1. Difference Doula versus Midwife The Doula provides physical, emotional support. Helps you to be a better advocate for yourself and provides you from evidence based information. She doesn't do any medical examination A doula is a non-medical assistant in prenatal care, childbirth and during the postpartum period. The word doula is Greek and refers to a woman who personally serves another woman. The midwife checks on you on a regular base (measuring the baby, blood pressure)and she delivers your baby.
2. 10 Benefits of a Doula:
less likely to need Pitocin
less likely to have a cesarean birth
less likely to use any pain medication
more likely to rate their childbirth experience positively
Always someone with the mom in the room
Partner can relax
Someone to share your worries with
Helps you to be a better advocate for yourself
Someone around with experience about the birth process. What is normal, what is not normal.
Helps you with initial breastfeeding
3. Will insurance cover a Doula? For now Doulas are considered out of network with a majority of insurance providers. However, we strongly encourage you to submit your receipts for this out of pocket investment to your provider, as we’ve had a lot of success with partial or full reimbursement from many insurance companies. We are also open for a payment plan.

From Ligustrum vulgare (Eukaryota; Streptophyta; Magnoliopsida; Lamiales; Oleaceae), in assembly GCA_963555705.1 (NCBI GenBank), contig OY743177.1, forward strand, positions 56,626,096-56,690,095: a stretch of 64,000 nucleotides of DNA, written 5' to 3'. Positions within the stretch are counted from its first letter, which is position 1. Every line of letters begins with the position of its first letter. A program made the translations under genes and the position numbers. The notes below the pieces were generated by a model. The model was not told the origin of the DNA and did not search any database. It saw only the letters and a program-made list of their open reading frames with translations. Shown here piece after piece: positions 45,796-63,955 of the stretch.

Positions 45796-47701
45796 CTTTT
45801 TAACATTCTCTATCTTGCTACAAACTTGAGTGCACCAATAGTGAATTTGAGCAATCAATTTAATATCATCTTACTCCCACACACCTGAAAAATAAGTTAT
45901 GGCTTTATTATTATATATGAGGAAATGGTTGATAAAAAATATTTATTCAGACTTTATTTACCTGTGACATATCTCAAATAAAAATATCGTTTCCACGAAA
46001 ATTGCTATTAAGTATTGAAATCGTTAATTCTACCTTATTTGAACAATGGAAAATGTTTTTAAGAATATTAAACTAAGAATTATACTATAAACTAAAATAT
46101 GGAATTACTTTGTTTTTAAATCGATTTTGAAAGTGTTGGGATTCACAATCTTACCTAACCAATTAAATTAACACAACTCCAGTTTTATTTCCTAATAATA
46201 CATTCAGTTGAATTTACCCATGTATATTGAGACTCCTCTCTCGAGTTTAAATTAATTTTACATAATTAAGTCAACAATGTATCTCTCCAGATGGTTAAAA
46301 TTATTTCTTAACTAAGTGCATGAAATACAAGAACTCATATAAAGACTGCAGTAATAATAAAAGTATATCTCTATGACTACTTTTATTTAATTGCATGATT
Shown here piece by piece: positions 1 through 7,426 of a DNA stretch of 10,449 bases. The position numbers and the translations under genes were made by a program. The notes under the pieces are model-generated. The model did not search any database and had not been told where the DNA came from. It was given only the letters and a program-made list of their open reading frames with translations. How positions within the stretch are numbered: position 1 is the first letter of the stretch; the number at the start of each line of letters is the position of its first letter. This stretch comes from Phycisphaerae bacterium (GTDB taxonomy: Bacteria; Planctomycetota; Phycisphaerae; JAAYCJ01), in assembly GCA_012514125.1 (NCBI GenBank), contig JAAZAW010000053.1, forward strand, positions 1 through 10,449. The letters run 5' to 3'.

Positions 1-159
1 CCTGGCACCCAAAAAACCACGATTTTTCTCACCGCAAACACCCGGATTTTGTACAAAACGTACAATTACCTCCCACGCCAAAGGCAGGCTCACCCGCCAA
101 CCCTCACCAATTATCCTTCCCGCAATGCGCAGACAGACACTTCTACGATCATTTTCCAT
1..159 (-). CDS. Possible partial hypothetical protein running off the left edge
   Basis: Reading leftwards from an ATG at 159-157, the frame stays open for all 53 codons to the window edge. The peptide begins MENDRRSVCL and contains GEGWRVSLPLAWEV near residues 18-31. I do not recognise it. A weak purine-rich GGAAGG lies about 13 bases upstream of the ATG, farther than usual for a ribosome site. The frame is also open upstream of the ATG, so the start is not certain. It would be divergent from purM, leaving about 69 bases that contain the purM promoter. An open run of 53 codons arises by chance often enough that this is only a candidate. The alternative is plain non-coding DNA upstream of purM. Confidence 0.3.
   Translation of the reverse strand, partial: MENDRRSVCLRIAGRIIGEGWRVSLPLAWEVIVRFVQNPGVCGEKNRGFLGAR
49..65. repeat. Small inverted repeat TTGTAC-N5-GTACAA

4. What to bring to the hospital:
Snacks & Gatorade
5. What are the advantages of baby wearing? Baby wearing are for example: the cotton wraps, ergo baby, baby bjorn, baby K'tan, Moby ring sling, Boba wrap
Promotes secure mother baby attachment
Baby cries less
Aids baby's healthy psychical development
Makes mother more responsive to baby
Reduces reflux symptoms
Helps depressed mothers to nurture their babies
Improves breastfeeding rates
Soothes baby when distressed
Encourages wellbeing and relaxation in both mother & baby
Baby spits-up less
Lowers risk of otitis media
Improves baby's digestion
Eases transition in to world by mimicking womb
Baby less fussy
Meets newborn's needs to be close to mother
Humans are biologically adapted to carry their infants
Touch & motion physiologically calm baby
May lessen postpartum depression
Reduces risk of flat head
Uses less energy than in-arm carrying
Synchronizes mother & baby biologically
Supports physical growth in preterm infants
May increase mothers' resilience and parental confidence
6. When do you need to go to the hospital sooner than the "511"
If you vomit with contractions
If you feel rectal pressure
If you are unable to talk or walk through contractions
If you think that your "water" has broken
If you have vaginal bleeding
If you are tested strep B positive
If you live far from the hospital
If you progress quickly
7. How do you know if a baby latch on well:
The following are signs that the baby is sucking properly at the breast.
Upon initial latch baby will begin to suck quickly
These quick sucks will trigger mothers letdown reflex.
Baby’s sucking will become longer and a suck-suck-pause pattern should develop as the milk lets down.
Baby’s ear and temple will wiggle with each suck.
Mother should feel a gentle tugging, but no pain.
Baby’s lips should be flanged and tongue should cup the breast.